PROVIDENCE — A large contingent of the state’s Knights of Columbus brought an added measure of pomp and circumstance to the celebration of the solemnity of Christ the King Sunday at the Cathedral of SS. Peter and Paul, with the varied hues of plumage worn by the Fourth Degree Knights providing a colorful backdrop as Bishop Thomas J. Tobin processed down the center aisle between the raised swords of the honor guard.
For the past several years the Knights have turned out in force at the cathedral for the annual celebration, one made extra special this year with their generous gift in honor of the upcoming 25th anniversary of Bishop Tobin’s ordination to the episcopacy.
The bishop welcomed nearly 70 Knights and their families to the 10 a.m. Mass.
“It’s always nice to welcome the Knights to our cathedral. It’s an opportunity for all of us to thank the Knights for all that they do for the Church and in our community,” he said.
“I want to commend them and thank them for their good work and for their commitment to such important values as the dignity of human life, the importance of vocations in the priesthood and religious life and all the great works of charity you do in our state and diocese and individual councils and parishes. I’m proud of you and grateful for all the work you do.”
In his homily, Bishop Tobin spoke of how God is the shepherd who takes care of all and presides over the final judgment at the end of history.
Despite the differences observed among the many different peoples of the world, the bishop said that in the end none of that will matter as all will stand in judgment.
“All the nations together will come before the throne of God,” he said.
What will matter most at that time is what individuals have done to help the least of their brethren in their time of need.
The bishop cited some of the charitable works being performed to this end within our own diocese, speaking of the outreach done by various diocesan ministries to offer services for immigrants and refugees, respite care for caregivers, shelter for the homeless and sustenance for the poor and hungry through food pantries and clothing lockers.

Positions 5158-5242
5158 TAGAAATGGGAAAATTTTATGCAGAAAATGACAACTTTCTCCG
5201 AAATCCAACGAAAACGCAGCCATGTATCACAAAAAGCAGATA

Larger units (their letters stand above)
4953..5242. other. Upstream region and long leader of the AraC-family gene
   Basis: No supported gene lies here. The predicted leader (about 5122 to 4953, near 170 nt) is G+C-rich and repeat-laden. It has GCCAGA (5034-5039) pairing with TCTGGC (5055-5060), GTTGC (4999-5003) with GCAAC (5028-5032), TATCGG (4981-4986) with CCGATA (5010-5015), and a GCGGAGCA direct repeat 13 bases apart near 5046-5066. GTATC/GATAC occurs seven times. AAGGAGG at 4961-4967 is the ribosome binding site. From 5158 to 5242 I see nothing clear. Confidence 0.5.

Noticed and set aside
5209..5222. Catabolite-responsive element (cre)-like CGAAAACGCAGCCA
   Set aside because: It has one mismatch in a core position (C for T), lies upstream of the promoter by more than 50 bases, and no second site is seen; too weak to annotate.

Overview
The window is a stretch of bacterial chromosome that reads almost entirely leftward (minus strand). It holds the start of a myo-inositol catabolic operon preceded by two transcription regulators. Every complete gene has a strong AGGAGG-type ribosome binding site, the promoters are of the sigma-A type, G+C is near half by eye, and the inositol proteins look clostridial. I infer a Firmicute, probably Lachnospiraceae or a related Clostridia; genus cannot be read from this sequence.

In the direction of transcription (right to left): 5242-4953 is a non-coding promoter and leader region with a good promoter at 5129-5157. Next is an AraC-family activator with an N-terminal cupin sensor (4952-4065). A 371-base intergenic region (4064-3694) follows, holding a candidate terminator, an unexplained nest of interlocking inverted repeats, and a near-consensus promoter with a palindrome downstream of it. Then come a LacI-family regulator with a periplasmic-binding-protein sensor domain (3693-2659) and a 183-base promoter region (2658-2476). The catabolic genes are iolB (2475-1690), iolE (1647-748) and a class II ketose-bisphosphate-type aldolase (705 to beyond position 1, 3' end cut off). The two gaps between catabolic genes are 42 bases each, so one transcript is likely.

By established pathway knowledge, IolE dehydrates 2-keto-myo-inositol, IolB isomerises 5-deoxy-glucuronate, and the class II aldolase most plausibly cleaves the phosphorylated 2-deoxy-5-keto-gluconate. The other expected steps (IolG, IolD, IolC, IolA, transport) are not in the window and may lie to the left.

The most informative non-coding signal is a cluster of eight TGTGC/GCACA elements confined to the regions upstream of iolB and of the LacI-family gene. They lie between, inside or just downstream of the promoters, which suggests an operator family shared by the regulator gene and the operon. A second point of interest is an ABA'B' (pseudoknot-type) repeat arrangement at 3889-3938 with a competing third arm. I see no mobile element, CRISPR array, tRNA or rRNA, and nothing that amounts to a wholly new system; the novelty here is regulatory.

“The Church offers these works of justice and charity in your name and you should be proud of it,” he said.
On an individual level there is also much that can be done.
Bishop Tobin challenged the congregation to prepare for their judgement day by getting involved wherever they can, in ways as simple as visiting someone alone in a nursing home to bringing a food basket to a neighbor in need to seeking reconciliation for a long-running dispute.
“Are you ready to face God one-on-one, face to face?” he asked.
Following the Mass, the Knights held a collation downstairs in the cathedral’s hall, an area brightened by the bounty of their generosity and urge to give back for the gifts they’ve been given.
In honor of the 25th anniversary of Bishop Tobin’s ordination as a bishop, the Knights purchased 25 60-inch round tables and 240 chairs to serve the needs of those using the hall for various functions throughout the year, as well as rolling trolleys to ease the setup and breakdown process depending on the event.
“They’re lightweight, but very durable,” said State Deputy Michael A. Benson, who thanked Cathedral Rector Msgr. Anthony Mancini, Business Manager Christine Daneault and Knights District Deputy Bob Moniz, who sings with the Gregorian Choir, for helping to organize the procurement of the tables, a project supported by the efforts of Knights from across the state.
“All the councils organized to do this,” he said of the project. “Our motto is charity, unity and fraternity, and this was a combination of all three of those virtues.”
Benson also presented the bishop with a special lapel pin that he and his wife Lee Ann helped to design to honor the Marian Year with Mary Our Mother proclaimed by Bishop Tobin during 2017 in the diocese.